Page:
Who moved my antimalarial?
Dr. Abiud Machuki (center) of Khunyangu facility explains to clients new directives on dealing with malaria cases. Sign reads: Attention! Anti-malarials will be issued strictly with confirmed RDT/BS results except prophylaxis for ANC mothers. All other drugs will be issued on prescription from a qualified health worker. (Bill Okaka)
“Since 1991, I have enjoyed free malaria treatment with full prescription of antimalarial. I have noticed, and with concern, that this has stopped. As much as I am made to understand that it is the new directive, I am not happy with it. I really want the old system back,” stated a concerned mother who had brought her daughter for treatment, while her counterpart stood by to confirm their position.
As I interviewed two women from the Khunyangu sub-County health facility catchment, their strong position reminded me of the book, “Who Moved My Cheese” by Spencer Johnson. The book uses a simple parabel to illustrate dealing with change. Metaphorically, these women can be seen as the protagonists, ‘sniff’ and ‘scurry,’ who are used to the free flow of anti-malaria pills. On the other hand, a new ASSIST-initiated Work Improvement Team (WIT) represents a push for a new strategy.
Located in the western part of Kenya, in Busia County, Khunyangu is considered a high malaria transmission zone. As medical anthropologists put it, there is a way health and illness are shaped, experienced, and understood in light of global, historical, and political forces – in essence, there are social determinants of health that cannot be wished away.
It goes without saying that my borrowed characters (i.e. woman 1 - ‘sniff’ and woman 2 - ‘scurry’) have likely experienced deaths of loved ones caused by malarial outbreaks that were not responded to. In return, and with dare need to save lives, the ‘dishing’ of pills by health workers became a norm.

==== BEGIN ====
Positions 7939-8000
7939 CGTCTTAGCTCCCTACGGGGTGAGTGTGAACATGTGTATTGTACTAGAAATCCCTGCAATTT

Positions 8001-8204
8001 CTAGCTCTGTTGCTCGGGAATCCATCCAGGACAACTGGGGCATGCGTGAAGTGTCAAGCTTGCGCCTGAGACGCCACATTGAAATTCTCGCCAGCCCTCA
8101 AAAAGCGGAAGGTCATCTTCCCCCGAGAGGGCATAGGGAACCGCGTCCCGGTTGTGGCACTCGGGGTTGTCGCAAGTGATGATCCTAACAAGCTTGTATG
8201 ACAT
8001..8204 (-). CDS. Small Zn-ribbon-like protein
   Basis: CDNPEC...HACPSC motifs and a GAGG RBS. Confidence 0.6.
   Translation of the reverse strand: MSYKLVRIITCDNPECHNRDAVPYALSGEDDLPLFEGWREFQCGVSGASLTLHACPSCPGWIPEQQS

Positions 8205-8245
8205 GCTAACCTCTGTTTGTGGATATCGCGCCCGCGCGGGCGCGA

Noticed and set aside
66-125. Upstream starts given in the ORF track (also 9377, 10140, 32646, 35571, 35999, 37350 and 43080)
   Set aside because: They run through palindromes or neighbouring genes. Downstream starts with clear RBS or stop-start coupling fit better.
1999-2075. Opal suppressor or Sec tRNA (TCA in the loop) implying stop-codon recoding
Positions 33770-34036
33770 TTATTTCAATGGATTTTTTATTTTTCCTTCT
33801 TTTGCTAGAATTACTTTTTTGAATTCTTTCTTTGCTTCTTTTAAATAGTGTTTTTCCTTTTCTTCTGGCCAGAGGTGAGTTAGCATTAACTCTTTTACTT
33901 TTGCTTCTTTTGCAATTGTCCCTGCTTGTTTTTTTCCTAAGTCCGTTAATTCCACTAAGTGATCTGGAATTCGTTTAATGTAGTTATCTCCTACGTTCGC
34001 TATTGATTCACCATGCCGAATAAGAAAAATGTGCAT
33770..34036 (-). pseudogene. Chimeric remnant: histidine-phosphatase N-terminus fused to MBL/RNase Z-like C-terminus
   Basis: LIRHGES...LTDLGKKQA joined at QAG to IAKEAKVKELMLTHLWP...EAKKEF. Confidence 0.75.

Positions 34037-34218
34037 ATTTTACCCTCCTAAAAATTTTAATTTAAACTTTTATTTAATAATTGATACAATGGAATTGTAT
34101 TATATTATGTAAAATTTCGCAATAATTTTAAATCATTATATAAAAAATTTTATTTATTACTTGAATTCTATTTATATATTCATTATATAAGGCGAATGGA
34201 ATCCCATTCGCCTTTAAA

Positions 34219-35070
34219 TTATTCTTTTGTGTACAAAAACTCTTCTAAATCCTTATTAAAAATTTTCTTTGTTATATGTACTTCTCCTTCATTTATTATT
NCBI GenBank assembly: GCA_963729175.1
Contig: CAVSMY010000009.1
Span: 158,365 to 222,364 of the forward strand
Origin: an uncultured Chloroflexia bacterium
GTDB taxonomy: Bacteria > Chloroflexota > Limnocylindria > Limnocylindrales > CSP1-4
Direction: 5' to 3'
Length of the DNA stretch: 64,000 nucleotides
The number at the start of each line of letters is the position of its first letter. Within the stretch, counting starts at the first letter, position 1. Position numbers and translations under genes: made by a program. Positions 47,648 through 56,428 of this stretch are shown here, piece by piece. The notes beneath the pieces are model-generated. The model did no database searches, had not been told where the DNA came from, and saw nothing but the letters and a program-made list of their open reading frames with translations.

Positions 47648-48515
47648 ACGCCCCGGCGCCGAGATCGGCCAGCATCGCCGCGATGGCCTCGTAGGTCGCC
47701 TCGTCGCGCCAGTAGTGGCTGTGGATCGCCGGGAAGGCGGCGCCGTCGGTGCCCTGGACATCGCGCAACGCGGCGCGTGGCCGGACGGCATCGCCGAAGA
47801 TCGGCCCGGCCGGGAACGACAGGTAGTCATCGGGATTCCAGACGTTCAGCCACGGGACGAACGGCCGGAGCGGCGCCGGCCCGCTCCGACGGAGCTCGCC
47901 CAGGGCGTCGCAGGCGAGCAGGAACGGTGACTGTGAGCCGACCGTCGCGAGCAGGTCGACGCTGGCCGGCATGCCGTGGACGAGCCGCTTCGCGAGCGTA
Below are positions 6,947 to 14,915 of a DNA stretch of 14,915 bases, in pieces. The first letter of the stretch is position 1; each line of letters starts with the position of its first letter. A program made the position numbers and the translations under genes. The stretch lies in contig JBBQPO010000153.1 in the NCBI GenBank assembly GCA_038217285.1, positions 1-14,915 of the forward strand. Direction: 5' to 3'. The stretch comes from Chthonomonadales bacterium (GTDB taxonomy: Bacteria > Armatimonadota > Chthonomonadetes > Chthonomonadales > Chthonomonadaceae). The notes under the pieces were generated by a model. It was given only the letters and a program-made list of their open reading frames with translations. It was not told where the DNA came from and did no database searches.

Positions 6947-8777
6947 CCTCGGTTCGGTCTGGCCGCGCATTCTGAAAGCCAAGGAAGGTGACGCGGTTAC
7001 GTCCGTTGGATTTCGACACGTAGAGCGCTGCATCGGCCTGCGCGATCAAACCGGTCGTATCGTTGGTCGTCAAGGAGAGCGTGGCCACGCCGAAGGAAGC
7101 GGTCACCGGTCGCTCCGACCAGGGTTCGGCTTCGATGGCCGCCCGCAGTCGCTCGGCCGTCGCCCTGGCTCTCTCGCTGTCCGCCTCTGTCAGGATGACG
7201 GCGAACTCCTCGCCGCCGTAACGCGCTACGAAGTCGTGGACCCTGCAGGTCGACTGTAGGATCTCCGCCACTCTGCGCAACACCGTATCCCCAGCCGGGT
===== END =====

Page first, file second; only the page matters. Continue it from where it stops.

In accelerating the effort to improve health outcomes, a turnaround was achieved after a Quality Improvement (QI) training by ASSIST project, facilitated by USAID – giving life to a new theory of change. The QI packaged encompassed increasing malaria case management through the 3Ts: Test, Treat and Track.
Rational use of ACTs saves 58.8% of yearly supply
Specifically, it strategically inducted the WIT to increase testing of every suspected malaria patient through malaria rapid diagnostic tests (mRDTs) and microscopy, and increase treatment of confirmed malaria cases by providing anti-malarial based on National Malaria Guide-lines. In addition, the WIT improved tracking of malaria case management through national surveillance systems, and fostered malaria commodity management through essential commodity management in the focus counties.
The WIT acknowledged that rational use of anti-malarial ensures availability of commodities for treatment and prevention of malaria, and that, appropriate and effective use of these commodities produces efficiency in service delivery. The WIT also defined dispensing of ACTs regardless of malaria diagnostic test results as irrational.
To reach patients, the WIT at Khunyangu now involve them in understanding the changes and how beneficial it is to them. At the frontline is the health talks and posters on the wall on keeping safe, testing for malaria and treatment adherence – all patients at the outpatient department are reached, while internally, continuous medical education to health workers reinforces aspects of the 3Ts.
Also, borrowing from a Centre of Excellence (i.e. Bumala B Health Center), Khunyangu will start using the ‘magic stamp’ – as a strategy of ensuring that patients are entered in the register at registry, where they receive a ‘magic stamp’ to signify that their final diagnosis has been recorded before going to the pharmacy.
Khunyangu continues to explore possibilities of reaching communities to change the long-standing perception through health days and other public forums by extending the WIT arm through community health volunteers. ‘Cheese Station N,’ as in the book, is finally here for Khunyangu’s ‘sniff’ and ‘scurry’ characters who now enjoy a better life.
Contributing writers: Samwel Otieno Owuor (Project Officer), and Dr. Abiud Machuki (Busia Sub-County Pharmacist).